The Outdoors Manual: The Art of Tight Turns

By Richard Luo

Imagine this: You’re a 2nd grader testing out some wheels for the first time. Yesterday, you saw Johnny, Jack, and Jack Junior zooming around the neighborhood and you want to join in the fun. But there’s one problem, you don’t know squat about biking. So you and parents get to work, and by the end of the week, you’re able to get out of your driveway no problem. Great! You’ve learned how to balance on your bike! Now for the easy part: turns. But is it really that easy?

In general, turning is pretty intuitive, so yes, it is easy especially once you can balance on your bike. In fact, the only reason that question is there is to serve as a transition. But obviously, since I’m writing this article right now, there are still some more things you can do to sharpen your turns.


#1 Look Where You Turn


The most self-explanatory tip on here: Instead of staring at the ground, look at the “exit point”, which is where you’re headed. A phrase you can remember is “You go where you look.” Oh, and try not to trip over any bumps while doing this.


#2 Lean

Like I said before, turning is very intuitive, so many people actually naturally lean without realizing it. Thanks to me, I just reminded you. Now, you can exaggerate how far you lean to get faster and accelerated turns. Still, it’s important to note that you also have to read the terrain while leaning. Roads made out of tarmac are great to practice extreme leans on. Whereas, wet surfaces or ones with very little friction, leaning should be negligible, unless of course, you believe bruises and cuts are cool.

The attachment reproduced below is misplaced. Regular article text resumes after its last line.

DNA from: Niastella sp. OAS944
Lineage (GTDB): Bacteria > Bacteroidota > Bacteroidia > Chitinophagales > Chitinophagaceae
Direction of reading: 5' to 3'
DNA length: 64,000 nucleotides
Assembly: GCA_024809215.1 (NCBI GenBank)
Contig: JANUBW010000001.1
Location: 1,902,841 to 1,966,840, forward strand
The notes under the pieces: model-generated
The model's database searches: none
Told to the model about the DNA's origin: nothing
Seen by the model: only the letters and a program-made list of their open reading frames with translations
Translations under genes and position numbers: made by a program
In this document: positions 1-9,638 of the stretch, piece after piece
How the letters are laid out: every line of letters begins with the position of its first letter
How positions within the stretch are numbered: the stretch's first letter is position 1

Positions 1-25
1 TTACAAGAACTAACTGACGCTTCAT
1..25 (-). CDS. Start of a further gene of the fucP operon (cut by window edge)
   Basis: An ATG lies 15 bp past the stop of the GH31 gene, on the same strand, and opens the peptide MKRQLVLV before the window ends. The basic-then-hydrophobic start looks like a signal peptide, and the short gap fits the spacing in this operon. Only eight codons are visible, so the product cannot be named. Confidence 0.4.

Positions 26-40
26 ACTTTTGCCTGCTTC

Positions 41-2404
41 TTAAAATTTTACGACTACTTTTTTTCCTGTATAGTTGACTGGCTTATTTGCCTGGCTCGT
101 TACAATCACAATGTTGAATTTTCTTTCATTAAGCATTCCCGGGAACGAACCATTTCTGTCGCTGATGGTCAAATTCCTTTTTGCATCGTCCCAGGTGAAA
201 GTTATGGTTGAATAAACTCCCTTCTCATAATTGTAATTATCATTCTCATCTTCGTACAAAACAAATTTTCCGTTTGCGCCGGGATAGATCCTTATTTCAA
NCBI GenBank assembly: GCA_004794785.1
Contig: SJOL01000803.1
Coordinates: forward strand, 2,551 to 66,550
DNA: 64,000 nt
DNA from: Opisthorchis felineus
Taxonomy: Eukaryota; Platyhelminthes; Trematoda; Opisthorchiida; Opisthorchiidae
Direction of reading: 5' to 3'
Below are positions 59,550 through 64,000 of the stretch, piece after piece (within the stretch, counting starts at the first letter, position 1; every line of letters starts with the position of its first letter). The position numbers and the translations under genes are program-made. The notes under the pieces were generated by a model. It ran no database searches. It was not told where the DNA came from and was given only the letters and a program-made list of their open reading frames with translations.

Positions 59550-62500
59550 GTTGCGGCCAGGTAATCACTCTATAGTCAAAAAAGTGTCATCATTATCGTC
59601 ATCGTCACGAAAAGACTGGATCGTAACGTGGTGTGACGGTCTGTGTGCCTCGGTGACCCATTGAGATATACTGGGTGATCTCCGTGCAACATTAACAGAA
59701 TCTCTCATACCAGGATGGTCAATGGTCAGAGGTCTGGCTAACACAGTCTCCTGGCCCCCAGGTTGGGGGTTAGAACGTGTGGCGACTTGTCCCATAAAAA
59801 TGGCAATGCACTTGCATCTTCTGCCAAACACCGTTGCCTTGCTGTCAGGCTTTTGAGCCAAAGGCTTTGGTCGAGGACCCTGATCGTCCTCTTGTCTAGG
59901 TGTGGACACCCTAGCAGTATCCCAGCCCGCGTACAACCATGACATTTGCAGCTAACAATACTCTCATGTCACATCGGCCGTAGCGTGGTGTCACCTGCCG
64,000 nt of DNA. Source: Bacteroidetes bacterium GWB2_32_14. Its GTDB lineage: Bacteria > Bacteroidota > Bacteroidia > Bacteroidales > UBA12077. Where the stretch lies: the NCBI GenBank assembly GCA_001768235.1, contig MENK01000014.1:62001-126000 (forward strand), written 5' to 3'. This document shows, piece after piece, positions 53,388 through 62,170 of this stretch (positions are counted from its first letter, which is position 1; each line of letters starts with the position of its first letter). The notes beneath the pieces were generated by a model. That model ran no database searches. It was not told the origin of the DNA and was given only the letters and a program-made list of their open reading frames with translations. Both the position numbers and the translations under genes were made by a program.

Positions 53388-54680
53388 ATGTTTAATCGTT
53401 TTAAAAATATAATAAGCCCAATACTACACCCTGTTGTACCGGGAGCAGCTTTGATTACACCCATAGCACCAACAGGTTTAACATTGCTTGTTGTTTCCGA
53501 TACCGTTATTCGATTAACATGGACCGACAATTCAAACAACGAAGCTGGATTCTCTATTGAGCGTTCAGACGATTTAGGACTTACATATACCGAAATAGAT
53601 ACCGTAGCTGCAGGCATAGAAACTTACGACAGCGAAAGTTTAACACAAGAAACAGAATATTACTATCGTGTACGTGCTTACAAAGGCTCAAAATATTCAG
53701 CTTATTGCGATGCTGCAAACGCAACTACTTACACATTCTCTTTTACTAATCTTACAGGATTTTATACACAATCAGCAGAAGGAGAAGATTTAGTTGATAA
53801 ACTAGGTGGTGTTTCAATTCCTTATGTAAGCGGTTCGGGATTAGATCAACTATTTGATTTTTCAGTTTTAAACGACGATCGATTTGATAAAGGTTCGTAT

#3 Raising The Inside Pedal

The next tip is also very intuitive (don’t ctrl + F “intuitive”). When taking a turn, you don’t want your pedals scraping the ground because 1) it’s dangerous 2) it damages the pedal. So naturally, you would drop your outside pedal which in turns raises your inside pedal. That way, you now have much more distance between the pedal and the ground, successfully preventing scraping and solidifying your grip.


#4 Popping Out Your Knee


While this could have been part of tip #2, I like the sound of 4 tips better than 3 tips so here we are. Essentially, in addition to leaning your entire body, also lean your knee out a bit more separately. This slight displacement of the center of mass allows bikers, usually utilized more by avid bikers, to make the turn slightly sharper and quicker.


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